With the summer months, warm weather and late-evening sunsets winding down, Taylor Hall is ready to roll. He's back in Edmonton, prepping to build on a stunning NHL debut as the 2011-12 season approaches.
The winger's rookie season ended suddenly when he went toe-to-toe with Columbus' Derek Dorsett on Mar. 3, 2011; an ensuing ankle injury capped his year, 65 games deep. As you'd expect, Hall isn't replaying the moment any longer. Instead, he's driven to develop his lethal NHL skill-set. It's become a special concoction, highlighting speed, passion and up-tempo innovation.
"I don't think you're going to see my game change at all," Hall remarked at Perry Pearn's 3-on-3 tournament in north Edmonton. "I think you're going to see improvements. I'm not expecting a huge jump by any means, but I am expecting to be a major contributor this year."
He was a pretty big component to last year's squad, too. The dynamic 19-year-old scored 22 goals and 42 points, with a pair coming that evening vs. Columbus. It was the night he took matters into his own hands, notching a Gordie How Hat-Trick in front of 16,839 at Rexall Place.
The excitement was, however, short-lived. Hall limped to the bench, warped ankle in tow.
"Freak injuries happen," he said. "It's just part of the game. You can't let everyone stick up for you all the time. If I have to stand up for myself again, I'll do it.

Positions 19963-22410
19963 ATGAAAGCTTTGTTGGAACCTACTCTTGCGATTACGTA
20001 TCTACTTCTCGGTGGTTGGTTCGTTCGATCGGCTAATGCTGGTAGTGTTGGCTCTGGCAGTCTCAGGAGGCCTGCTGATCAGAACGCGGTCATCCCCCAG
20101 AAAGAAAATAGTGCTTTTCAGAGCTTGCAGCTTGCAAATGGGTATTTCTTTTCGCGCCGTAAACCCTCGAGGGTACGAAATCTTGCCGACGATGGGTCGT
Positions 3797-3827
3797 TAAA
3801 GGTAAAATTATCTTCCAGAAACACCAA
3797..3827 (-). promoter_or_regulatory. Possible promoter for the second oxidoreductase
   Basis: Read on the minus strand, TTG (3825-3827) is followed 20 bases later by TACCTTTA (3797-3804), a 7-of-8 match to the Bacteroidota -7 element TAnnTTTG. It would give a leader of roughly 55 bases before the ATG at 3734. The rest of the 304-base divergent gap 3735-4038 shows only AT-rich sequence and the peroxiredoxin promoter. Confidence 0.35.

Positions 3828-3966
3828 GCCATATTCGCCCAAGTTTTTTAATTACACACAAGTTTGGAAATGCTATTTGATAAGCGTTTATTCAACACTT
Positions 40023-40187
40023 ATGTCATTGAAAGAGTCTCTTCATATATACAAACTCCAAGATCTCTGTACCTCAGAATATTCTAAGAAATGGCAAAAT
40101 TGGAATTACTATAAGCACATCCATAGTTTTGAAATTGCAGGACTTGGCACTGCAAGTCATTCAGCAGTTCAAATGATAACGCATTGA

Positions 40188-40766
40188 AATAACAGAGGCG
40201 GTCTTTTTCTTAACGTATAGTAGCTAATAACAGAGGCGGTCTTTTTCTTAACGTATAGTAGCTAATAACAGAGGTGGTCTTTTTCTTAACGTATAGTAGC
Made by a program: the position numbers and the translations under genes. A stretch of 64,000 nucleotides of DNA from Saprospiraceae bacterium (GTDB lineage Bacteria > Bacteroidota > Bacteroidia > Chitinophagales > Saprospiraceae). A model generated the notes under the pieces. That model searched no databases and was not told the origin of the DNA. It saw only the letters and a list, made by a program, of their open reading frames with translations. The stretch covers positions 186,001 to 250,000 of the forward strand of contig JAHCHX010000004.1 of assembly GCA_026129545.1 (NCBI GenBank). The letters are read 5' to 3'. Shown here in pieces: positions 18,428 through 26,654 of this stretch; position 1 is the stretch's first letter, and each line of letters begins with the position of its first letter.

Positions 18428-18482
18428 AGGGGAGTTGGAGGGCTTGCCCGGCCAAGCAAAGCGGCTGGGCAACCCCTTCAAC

"I got a lot of positive reaction from people that I talked to."
Hall spent the rest of the 2010-11 season resting and rehabbing. Once the season came to a close and he headed home to Kingston, more was required. His two-month program is now in the past, and Hall insists that he feels stronger than ever.
"It healed up really well. It almost feels like the ankle I hurt is stronger than the other one, because I've worked on it so much. I haven't had any problems."
With a strong foot and full year of NHL experience on his resume, Hall couldn't hide his enthusiasm for the coming season. The team has grown up, and several needs were addressed on Jul. 1 when General Manager Steve Tambellini made his mark on a busy Canada Day.
"I thought it was good," Hall said. "It was exactly what we needed. We needed some toughness and we needed some size on the backend. Smaller defences are the easier ones to play against in the NHL, so I like the moves that [Tambellini] made."
From a personal standpoint, Hall knows what to expect this time around. As a wide-eyed rookie in 2010, he wasn't guaranteed a spot on the roster. While no one ever is, he's better equipped to handle the NHL's pre-season nerves, understanding his role as one of the team's go-to players.
"There was a lot of uncertainty [last season]," Hall explained. "This year, I know what my role is. Being more used to the systems and to the way teams play them in the NHL is going to help a lot."
He's never been into stats, mind you.
"You can only look so much into stats. You need to think about the team and how you're helping them. Everything else will fall into place. It's the way it works."
Noting an improvement in plus-minus, Hall looks to establish a more well-rounded two-way game in 2011-12. Doing so, as Hall says, is "the sign of a good player."
"There were a lot of ups and downs last season, so I want to be consistent throughout. You want to show that you'll come to play every night and that your team can expect the same things from you.
With less than three weeks until camp opens, Hall is primed for the 82-game grind to begin.
"I didn't go on any vacations. I had a pretty simple summer," he chuckled. "I wanted to stay focused on my training and making sure I was getting ready for the year.